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The immense impact of New Order’s Gillian Gilbert

The trio of Bernard Sumner, Peter Hook and Stephen Morris took on a monumental challenge when they decided to start afresh under a new banner by sacrificing all the advantages that came with the name Joy Division. Though they embarked on this journey in 1980, it was perhaps too soon, as they were still grieving the loss of their friend and Division’s ex-vocalist Ian Curtis. Moreover, New Order reeled under the shadow of Joy Division, unable to produce anything different and was the target of constant comparison. The entry of Gillian Gilbert at this point changed their entire game.

Before joining New Order, Gilbert used to play in a punk girl-band called The Inadequates. The rehearsal venues of Inadequates and Joy Division being adjacent to each other, the band members knew one another back in the day. Gilbert, recalling the first time she came to know about Joy Division, said: “We didn’t have a car and us three needed a lift home. So we asked them, and they said, ‘Alright, but you have to buy one of our singles.’ So we did and got it home and played it on this horrible record player. We’d known Stephen before. We thought, ‘My God, this sounds horrible.”

Being well acquainted with Gilbert and her style of music, the band’s manager Rob Gretton naturally suggested the trio take her on board to complete the line-up. Joining in October 1980, her first live performance with the band was on the 25th of October at The Squat, Manchester. Not only did Gilbert’s presence help the band establish their separate identity, but also to navigate through an ocean of sounds, hauling a few among them on the way, that went on to define their music for the longest time.

After one year of aimless voyage, their ship hit the shores of New York where they were introduced to electro music, post-disco and freestyle. The influence can be noted in the singles that followed like ‘Temptation’ and ‘Everything’s Gone Green’. Having found their sound, they steered towards the direction of dance music, widely experimenting with electronic music. In some ways, New Order can be credited for founding the very base of house music as it preceded Chicago’s Warehouse music. The band even opened their own nightclub called The Hacienda in Manchester in May 1982 which became the hub of EP dance music. Being UK’s first ‘superclub’ of sorts, it’s opening was marked by a 23-minute long track that was composed by Sumner and Morris.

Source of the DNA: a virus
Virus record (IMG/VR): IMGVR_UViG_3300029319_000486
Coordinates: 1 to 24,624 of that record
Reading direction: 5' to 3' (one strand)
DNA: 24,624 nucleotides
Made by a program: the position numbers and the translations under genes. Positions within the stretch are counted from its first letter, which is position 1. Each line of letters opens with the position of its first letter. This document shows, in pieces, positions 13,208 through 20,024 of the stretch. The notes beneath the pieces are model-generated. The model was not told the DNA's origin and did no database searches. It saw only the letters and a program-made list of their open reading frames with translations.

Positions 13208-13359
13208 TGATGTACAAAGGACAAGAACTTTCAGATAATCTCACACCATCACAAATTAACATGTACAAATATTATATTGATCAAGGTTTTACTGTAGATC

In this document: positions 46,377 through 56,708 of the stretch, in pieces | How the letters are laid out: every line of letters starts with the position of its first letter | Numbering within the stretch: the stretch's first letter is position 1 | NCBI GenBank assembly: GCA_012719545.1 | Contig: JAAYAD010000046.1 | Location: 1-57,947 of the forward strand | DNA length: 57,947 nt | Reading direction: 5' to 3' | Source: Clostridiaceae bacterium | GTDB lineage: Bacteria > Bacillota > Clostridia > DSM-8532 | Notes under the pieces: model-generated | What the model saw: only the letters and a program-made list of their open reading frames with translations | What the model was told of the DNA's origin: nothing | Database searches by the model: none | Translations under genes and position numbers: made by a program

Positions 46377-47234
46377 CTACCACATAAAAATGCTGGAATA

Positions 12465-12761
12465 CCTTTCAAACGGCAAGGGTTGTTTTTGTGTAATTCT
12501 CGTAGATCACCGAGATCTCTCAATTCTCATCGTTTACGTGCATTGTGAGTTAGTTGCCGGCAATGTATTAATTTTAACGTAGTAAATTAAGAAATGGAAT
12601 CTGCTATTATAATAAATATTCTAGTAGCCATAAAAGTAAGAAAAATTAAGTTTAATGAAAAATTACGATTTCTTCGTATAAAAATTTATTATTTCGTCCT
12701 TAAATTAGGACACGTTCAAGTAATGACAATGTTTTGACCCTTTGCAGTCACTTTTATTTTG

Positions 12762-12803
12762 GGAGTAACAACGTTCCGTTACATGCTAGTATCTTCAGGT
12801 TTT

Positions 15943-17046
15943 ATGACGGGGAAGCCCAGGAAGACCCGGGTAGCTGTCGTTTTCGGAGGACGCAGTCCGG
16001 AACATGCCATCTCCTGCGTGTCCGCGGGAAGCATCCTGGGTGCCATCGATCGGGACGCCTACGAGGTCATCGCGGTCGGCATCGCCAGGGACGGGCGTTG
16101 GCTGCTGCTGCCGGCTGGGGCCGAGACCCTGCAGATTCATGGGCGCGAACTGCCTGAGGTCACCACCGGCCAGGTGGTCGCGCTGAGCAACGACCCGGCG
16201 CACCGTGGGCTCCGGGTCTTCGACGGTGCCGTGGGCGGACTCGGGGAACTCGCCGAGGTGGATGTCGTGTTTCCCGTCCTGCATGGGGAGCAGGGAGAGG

Apart from co-producing some revolutionary music, Gilbert was memorable for many other reasons. During that time almost all bands were exclusively male-dominated, and the representation of female musicians was restricted to the category of the vocalist, Gilbert’s emergence as a fearless guitarist and keyboardist that too in a male majoritarian band was truly unconventional. Not only did she create her own space, but also paved the way for many other aspiring musicians of her gender by setting a slid example before them.

The Smith’s guitarist Johnny Marr expressed in an interview how unappreciated Gilbert’s role in the New Order is: “I don’t really think in all the years that New Order’s story has been told that Gillian’s really been given the credit for what she did and what her joining that band meant to young people at the time,” he said. Talking about her influence, he added: “She was very enigmatic. I try to avoid using the word iconic too much but back in 1981 when they were on the cover of a magazine, she was uber cool. Nowadays we are so used to a band with a girl playing keyboards, quite rightly. She was the first to do that, as I remember it.”

A huge fan of Gilbert, Kelly Lee Owens also confessed that it was Gilbert who dared her to live her dreams. While speaking to NME, she stated: “Having Gillian as the synth queen was fucking amazing, speaking as a woman in music. You can’t be what you can’t see, so to have a woman be a part of something like this and own her part was really inspiring.”

Gilbert consciously played the “role model” figure as she knew its importance in the contemporary music scenario. Once inspired by the Siouxsie and the Banshees live concert on the television herself, Gilbert knew exactly what sort of impact she wanted to create. “Me dad always says to us, ‘You changed as soon as you saw Siouxsie and the Banshees on television’,” she once said. “And I really liked Gaye Advert out of the Adverts, who played bass, and I thought, ‘Oh, there’s nobody playin’ guitar’ – you know, women in bands,” recalled Gilbert. She even stressed the importance of female representation in bands later in an interview saying: “Women should be in bands. Every band should have one!”

Though Gilbert chose to leave the band in order to look after her children, she did not give up on her music. Returning to New Order after a hiatus of ten long years in 2011, she resumed work as if there had been no discontinuation at all. Among the huge number of musicians that Gilbert inspired, is her own daughter Tilly, who followed her footsteps and took up the keyboard as the instrument of her choice. “She plays keyboards. She’s quite good. It’s kind of weird. She supported us at a couple of European festivals in Paris and Stockholm. That made me feel really old.” joked Gilbert.

Although the male-dominated industry refuses to give Gilbert her due recognition, we can only be thankful to her for being the guiding light for a huge number of female musicians.

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